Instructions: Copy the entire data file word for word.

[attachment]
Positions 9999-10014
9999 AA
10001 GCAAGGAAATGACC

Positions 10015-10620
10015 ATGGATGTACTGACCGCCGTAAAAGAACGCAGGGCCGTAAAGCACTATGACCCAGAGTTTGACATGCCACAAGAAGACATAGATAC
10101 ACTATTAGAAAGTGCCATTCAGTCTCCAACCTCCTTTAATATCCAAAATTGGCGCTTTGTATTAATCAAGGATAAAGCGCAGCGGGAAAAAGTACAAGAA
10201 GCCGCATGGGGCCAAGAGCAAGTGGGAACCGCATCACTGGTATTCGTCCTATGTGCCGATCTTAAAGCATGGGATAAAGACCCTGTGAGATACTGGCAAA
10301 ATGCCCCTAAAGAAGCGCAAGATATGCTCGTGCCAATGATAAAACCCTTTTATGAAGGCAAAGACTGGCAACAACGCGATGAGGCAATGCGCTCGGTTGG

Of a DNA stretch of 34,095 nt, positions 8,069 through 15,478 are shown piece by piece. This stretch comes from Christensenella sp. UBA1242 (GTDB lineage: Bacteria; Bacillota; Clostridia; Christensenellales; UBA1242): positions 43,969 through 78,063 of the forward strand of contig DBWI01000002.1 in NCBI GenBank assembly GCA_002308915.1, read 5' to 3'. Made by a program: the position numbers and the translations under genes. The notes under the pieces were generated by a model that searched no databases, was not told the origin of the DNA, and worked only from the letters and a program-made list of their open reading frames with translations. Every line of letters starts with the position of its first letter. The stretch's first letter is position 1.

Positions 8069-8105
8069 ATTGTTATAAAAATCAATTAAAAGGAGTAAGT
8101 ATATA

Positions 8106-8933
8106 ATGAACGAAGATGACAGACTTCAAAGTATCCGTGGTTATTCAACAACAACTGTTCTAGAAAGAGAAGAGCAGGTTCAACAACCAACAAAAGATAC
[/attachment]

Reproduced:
Positions 9999-10014
9999 AA
10001 GCAAGGAAATGACC

Positions 10015-10620
10015 ATGGATGTACTGACCGCCGTAAAAGAACGCAGGGCCGTAAAGCACTATGACCCAGAGTTTGACATGCCACAAGAAGACATAGATAC
10101 ACTATTAGAAAGTGCCATTCAGTCTCCAACCTCCTTTAATATCCAAAATTGGCGCTTTGTATTAATCAAGGATAAAGCGCAGCGGGAAAAAGTACAAGAA
10201 GCCGCATGGGGCCAAGAGCAAGTGGGAACCGCATCACTGGTATTCGTCCTATGTGCCGATCTTAAAGCATGGGATAAAGACCCTGTGAGATACTGGCAAA
10301 ATGCCCCTAAAGAAGCGCAAGATATGCTCGTGCCAATGATAAAACCCTTTTATGAAGGCAAAGACTGGCAACAACGCGATGAGGCAATGCGCTCGGTTGG

Of a DNA stretch of 34,095 nt, positions 8,069 through 15,478 are shown piece by piece. This stretch comes from Christensenella sp. UBA1242 (GTDB lineage: Bacteria; Bacillota; Clostridia; Christensenellales; UBA1242): positions 43,969 through 78,063 of the forward strand of contig DBWI01000002.1 in NCBI GenBank assembly GCA_002308915.1, read 5' to 3'. Made by a program: the position numbers and the translations under genes. The notes under the pieces were generated by a model that searched no databases, was not told the origin of the DNA, and worked only from the letters and a program-made list of their open reading frames with translations. Every line of letters starts with the position of its first letter. The stretch's first letter is position 1.

Positions 8069-8105
8069 ATTGTTATAAAAATCAATTAAAAGGAGTAAGT
8101 ATATA

Positions 8106-8933
8106 ATGAACGAAGATGACAGACTTCAAAGTATCCGTGGTTATTCAACAACAACTGTTCTAGAAAGAGAAGAGCAGGTTCAACAACCAACAAAAGATAC